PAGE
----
1678 - 1741
Antonio Vivaldi (1678–1741) was one of the most productive composers of the Baroque era. His vast output included substantial quantities of chamber and vocal music, some 46 operas and a remarkable 500 concertos.
A colourful character with an eye for the ladies, Vivaldi defied a lifetime of ill-health by regularly absenting himself from his home base of Venice in a desperate attempt to establish an international reputation.
The exact date of Vivaldi's birth (March 4th, 1678) confounded scholars for many years, although it was known that following his delivery the midwife performed an emergency baptism. The reason for his emergency baptism is not known for certain but is likely due to his poor health or to an earthquake that shook Venice on that day.
Vivaldi's father, Giovanni Battista, was a violinist at St Mark's Cathedral, and although he taught the prodigiously gifted Antonio to play from early childhood, a musical career seemed unlikely, especially when, aged 15, he was shunted off to join the priesthood.
He studied for 10 years, received Holy Orders in 1703 and earned the nickname "il prete rosso" (the red priest) from the distinctive colour of his hair.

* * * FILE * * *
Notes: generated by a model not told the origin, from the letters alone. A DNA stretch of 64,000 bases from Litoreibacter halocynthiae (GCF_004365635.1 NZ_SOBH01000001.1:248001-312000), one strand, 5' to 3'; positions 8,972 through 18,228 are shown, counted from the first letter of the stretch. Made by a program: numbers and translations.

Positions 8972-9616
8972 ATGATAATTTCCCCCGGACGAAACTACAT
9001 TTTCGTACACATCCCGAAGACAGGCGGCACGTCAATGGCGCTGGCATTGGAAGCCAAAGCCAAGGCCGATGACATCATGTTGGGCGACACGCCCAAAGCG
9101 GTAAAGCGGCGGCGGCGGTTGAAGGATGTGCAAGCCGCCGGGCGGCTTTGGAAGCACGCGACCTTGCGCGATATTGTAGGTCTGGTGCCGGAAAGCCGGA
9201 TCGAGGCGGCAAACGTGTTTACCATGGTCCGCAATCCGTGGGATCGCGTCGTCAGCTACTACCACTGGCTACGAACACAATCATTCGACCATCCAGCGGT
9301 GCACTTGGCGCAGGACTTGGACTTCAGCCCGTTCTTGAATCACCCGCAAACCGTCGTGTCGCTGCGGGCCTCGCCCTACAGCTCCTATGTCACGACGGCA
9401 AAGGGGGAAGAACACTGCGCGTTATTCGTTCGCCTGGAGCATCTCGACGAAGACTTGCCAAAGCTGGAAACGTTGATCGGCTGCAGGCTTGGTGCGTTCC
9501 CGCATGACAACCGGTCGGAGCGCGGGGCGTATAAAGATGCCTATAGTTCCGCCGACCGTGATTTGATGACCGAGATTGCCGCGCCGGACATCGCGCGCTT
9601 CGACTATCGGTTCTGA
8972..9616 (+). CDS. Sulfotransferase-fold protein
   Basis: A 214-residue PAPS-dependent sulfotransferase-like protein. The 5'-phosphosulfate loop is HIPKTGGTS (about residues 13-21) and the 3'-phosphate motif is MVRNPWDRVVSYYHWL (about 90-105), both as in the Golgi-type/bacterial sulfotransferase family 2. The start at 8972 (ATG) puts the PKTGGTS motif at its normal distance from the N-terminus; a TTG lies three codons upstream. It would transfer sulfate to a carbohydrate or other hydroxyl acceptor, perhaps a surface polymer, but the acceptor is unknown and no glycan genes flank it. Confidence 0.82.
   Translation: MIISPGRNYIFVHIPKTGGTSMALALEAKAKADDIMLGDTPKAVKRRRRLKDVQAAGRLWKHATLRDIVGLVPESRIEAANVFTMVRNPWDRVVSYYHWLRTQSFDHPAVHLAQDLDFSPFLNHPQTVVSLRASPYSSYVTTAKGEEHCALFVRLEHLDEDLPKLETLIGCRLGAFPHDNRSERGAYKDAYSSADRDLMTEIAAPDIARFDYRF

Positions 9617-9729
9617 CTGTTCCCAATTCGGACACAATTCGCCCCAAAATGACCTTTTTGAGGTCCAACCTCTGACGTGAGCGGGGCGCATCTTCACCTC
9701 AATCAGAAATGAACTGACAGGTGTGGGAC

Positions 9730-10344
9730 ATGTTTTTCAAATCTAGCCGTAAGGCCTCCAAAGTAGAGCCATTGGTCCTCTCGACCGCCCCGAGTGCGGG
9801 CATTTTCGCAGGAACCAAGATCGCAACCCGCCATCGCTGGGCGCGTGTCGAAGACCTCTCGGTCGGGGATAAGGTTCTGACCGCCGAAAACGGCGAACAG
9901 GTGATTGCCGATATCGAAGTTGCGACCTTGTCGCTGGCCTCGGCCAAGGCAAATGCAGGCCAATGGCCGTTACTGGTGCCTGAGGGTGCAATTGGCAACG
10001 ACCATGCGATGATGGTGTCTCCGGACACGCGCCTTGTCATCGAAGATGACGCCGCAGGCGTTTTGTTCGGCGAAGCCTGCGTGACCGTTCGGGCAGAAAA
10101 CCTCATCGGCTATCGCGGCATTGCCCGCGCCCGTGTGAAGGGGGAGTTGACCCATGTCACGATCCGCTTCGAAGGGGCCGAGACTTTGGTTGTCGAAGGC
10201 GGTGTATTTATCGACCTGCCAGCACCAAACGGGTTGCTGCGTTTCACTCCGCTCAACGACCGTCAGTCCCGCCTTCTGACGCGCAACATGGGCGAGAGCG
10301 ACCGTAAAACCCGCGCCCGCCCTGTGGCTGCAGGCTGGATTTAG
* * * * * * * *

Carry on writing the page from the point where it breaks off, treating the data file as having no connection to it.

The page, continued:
By September 1703 Vivaldi had already secured his first professional appointment as maestro di violino at the Pio Ospedale della Pieta, one of four orphanages for girls in Venice. Remarkably, this was to remain his base for the greater part of his life, from 1703 to 1740, though with several prolonged 'leaves of absence.'
Throughout the 1730s Vivaldi continued to travel widely to Bohemia, Austria and throughout Italy despite the fact that his worsening health meant taking an expensive entourage of caregivers.
Destitute and alone, he passed away in Vienna in 1741 and was buried cheaply the same day in a hospital cemetery which sadly no longer exists.